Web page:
WASHINGTON: In a veiled warning to Pakistan, the US has said the country may have to face consequences if it fails to take firm action to stem terrorism.
"I am going to take the optimistic view that rational people do rational things and that — with the help of friends and allies and common goals — Pakistan will avoid, or hopefully avoid, that unfortunate eventuality," outgoing National Security Adviser Mr James Jones told the German magazine 'De Spiegel' Friday.
He made the remarks shortly before his resignation when asked – should cooperation with the Pakistani army fail, is there a possibility that Pakistan would become the next military target of the US?
"But hope is not a strategy, so we have to be cognisant of the fact that there are things which could happen that could alter the relationship if we are not careful," Mr Jones said in his last interview as the National Security Adviser. One of the toughest messages to Pakistan from the top US official comes after revelation made by investigative journalist Mr Bob Woodward in his latest book that the Obama Administration has a 'retribution' plan, one of the most sensitive and secretive of all military contingencies.
The plan calls for bombing of about 150 identified terrorist camps in a brutal, punishing attack inside Pakistan, according to Woodward's book "Obama's War."
Mr Jones Friday night announced his resignation as the National Security Adviser. He is being replaced by his deputy, Mr Tom Donilon.
Mr Jones said the US has been working very closely with the Pakistani government for a long time now. In some cases, the Pakistanis have responded quite well.
Their operations against militants in the Swat Valley and South Waziristan, for example, were timely and very effective, he observed.
At the same time, there has been a very steady message that Pakistan needs to do more to stem terrorism, especially when they know where it is and when officials have information about what the terrorists are doing, Jones said.
"If the Pakistanis are going to be a partner in the long term, they have to make a commitment that shows the watching world that they are serious about forms of terrorism," Mr Jones said.
"Our enemies are the radicals who are targeting not only the US but also Europe, who advocate violence and who want to bring harm to our way of life and the world as we know it today. This is not a threat which is going to go away in the near future. This is a 21st-century-reality, a struggle at least for the first half of the century," he said in the interview.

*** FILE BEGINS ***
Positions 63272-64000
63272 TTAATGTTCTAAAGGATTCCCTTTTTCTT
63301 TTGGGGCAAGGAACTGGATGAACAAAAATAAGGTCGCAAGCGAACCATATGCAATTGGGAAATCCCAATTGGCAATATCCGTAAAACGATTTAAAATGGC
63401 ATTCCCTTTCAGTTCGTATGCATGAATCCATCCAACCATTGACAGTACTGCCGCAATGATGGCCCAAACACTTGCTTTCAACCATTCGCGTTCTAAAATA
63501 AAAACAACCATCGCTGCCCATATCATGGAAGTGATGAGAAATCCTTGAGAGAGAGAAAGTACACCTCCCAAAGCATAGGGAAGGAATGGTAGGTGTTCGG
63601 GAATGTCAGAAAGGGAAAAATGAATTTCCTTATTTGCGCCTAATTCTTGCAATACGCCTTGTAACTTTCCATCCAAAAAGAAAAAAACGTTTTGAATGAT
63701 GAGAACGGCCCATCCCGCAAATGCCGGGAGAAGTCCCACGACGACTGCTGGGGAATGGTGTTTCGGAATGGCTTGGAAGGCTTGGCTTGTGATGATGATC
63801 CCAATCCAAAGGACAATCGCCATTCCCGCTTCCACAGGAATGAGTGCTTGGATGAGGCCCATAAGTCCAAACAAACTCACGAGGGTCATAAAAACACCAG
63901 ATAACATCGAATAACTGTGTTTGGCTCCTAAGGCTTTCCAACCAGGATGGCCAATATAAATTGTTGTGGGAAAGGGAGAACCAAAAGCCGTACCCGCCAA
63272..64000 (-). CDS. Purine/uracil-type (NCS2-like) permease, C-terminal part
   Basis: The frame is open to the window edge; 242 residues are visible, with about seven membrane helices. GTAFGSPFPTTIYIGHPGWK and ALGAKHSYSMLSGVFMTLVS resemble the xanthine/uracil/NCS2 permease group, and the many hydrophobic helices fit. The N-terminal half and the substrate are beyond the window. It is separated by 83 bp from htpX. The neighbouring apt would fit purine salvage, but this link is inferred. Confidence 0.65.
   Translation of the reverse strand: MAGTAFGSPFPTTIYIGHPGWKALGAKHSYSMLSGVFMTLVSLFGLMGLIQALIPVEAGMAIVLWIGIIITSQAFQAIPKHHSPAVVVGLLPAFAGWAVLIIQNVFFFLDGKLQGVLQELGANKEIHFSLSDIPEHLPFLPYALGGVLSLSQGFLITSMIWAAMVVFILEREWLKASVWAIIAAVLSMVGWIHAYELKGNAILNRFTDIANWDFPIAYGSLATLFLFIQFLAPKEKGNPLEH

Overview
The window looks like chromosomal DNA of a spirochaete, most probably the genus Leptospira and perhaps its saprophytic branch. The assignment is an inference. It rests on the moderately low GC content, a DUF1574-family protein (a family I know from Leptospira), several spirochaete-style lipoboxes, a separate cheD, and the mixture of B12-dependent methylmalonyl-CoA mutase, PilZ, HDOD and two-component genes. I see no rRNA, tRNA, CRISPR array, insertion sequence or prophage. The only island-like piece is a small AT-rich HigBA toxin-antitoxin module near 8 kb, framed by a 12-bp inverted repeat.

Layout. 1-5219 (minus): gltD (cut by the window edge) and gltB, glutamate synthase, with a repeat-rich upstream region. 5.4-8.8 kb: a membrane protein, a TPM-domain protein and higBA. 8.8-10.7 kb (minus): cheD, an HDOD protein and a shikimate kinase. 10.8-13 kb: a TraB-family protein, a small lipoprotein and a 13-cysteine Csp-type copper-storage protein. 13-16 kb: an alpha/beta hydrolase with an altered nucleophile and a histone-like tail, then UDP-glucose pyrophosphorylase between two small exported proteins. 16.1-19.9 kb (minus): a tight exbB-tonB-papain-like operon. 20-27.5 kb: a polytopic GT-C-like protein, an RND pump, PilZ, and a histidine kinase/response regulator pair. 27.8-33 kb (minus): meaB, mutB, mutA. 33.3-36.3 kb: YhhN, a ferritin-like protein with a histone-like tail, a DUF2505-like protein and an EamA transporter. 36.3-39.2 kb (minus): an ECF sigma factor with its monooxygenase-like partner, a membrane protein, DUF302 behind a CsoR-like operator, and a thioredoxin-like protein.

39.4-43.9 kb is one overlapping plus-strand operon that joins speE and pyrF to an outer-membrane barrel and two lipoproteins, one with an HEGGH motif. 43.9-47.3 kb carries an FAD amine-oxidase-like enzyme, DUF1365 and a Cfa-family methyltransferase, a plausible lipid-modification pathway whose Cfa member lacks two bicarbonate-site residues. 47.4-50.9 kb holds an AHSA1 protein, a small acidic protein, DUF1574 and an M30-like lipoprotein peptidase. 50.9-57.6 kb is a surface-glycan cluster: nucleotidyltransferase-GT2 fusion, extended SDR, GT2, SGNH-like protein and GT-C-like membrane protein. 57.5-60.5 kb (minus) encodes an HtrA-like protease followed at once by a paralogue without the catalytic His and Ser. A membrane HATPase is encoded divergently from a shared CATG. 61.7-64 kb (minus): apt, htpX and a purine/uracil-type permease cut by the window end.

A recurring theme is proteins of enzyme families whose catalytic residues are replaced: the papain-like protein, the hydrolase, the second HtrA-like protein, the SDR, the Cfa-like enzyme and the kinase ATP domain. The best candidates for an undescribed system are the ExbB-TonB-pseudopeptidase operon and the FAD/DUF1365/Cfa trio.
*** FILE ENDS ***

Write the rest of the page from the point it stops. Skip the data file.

'The Washington Post', meanwhile, reported that during the Af-Pak policy review last year, Mr Jones was opposed to increase in US troops in Afghanistan, unless the safe havens in Pakistan were destroyed.
"During the Afghanistan strategy review last fall, Mr Jones challenged military leaders to justify their troop requests, drawing on his experience as the former supreme allied commander in Europe to do so.
"Jones often expressed the position that additional troops would not make much difference in Afghanistan until neighbouring Pakistan closed down the sanctuaries used by al-Qaeda operatives and Taliban fighters," the Post said.
According to Woodward's book, Mr Jones, during one of his meetings with Pakistan President Mr Asif Ali Zardari, told him that Mr Obama's only choice in the case of a terrorist attack having roots in Pakistan would be to respond. "There would be no alternative. The US can no longer tolerate Pakistan's a la carte approach to going after some terrorist groups and supporting, if not owning, others," the book said, adding that Mr Jones did not reveal that an American response could entail a retribution campaign of bombing up to 150 known terrorist safe havens inside Pakistan.
"You can do something that costs you no money," Mr Jones told Mr Zardari, according to the book.
"It may be politically difficult, but it's the right thing to do if you really have the future of your country in mind. And that is to reject all forms of terrorism as a viable instrument of nation’s national policy inside your borders," Mr Jones
told Mr Zardari.